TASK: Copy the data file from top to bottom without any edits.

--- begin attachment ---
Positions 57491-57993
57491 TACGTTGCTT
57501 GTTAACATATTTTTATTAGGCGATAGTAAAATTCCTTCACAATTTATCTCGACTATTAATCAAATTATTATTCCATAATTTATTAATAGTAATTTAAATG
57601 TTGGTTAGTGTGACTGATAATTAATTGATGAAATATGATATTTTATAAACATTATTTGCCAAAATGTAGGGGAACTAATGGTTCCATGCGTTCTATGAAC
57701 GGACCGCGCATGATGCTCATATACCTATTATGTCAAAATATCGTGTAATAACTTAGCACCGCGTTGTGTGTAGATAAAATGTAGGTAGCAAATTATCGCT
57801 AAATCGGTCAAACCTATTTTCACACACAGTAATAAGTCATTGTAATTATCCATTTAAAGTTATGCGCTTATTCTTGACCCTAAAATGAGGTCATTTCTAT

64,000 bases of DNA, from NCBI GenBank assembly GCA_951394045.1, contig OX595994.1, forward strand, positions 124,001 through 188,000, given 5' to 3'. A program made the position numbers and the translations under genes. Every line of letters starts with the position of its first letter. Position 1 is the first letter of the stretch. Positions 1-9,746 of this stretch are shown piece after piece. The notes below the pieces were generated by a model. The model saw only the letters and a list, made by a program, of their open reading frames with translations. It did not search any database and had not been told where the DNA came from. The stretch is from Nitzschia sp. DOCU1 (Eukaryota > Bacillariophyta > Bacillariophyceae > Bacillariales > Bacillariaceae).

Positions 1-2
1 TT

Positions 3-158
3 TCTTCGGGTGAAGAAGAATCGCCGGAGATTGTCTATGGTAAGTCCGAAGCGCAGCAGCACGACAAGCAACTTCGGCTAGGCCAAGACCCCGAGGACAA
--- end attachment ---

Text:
Positions 57491-57993
57491 TACGTTGCTT
57501 GTTAACATATTTTTATTAGGCGATAGTAAAATTCCTTCACAATTTATCTCGACTATTAATCAAATTATTATTCCATAATTTATTAATAGTAATTTAAATG
57601 TTGGTTAGTGTGACTGATAATTAATTGATGAAATATGATATTTTATAAACATTATTTGCCAAAATGTAGGGGAACTAATGGTTCCATGCGTTCTATGAAC
57701 GGACCGCGCATGATGCTCATATACCTATTATGTCAAAATATCGTGTAATAACTTAGCACCGCGTTGTGTGTAGATAAAATGTAGGTAGCAAATTATCGCT
57801 AAATCGGTCAAACCTATTTTCACACACAGTAATAAGTCATTGTAATTATCCATTTAAAGTTATGCGCTTATTCTTGACCCTAAAATGAGGTCATTTCTAT

64,000 bases of DNA, from NCBI GenBank assembly GCA_951394045.1, contig OX595994.1, forward strand, positions 124,001 through 188,000, given 5' to 3'. A program made the position numbers and the translations under genes. Every line of letters starts with the position of its first letter. Position 1 is the first letter of the stretch. Positions 1-9,746 of this stretch are shown piece after piece. The notes below the pieces were generated by a model. The model saw only the letters and a list, made by a program, of their open reading frames with translations. It did not search any database and had not been told where the DNA came from. The stretch is from Nitzschia sp. DOCU1 (Eukaryota > Bacillariophyta > Bacillariophyceae > Bacillariales > Bacillariaceae).

Positions 1-2
1 TT

Positions 3-158
3 TCTTCGGGTGAAGAAGAATCGCCGGAGATTGTCTATGGTAAGTCCGAAGCGCAGCAGCACGACAAGCAACTTCGGCTAGGCCAAGACCCCGAGGACAA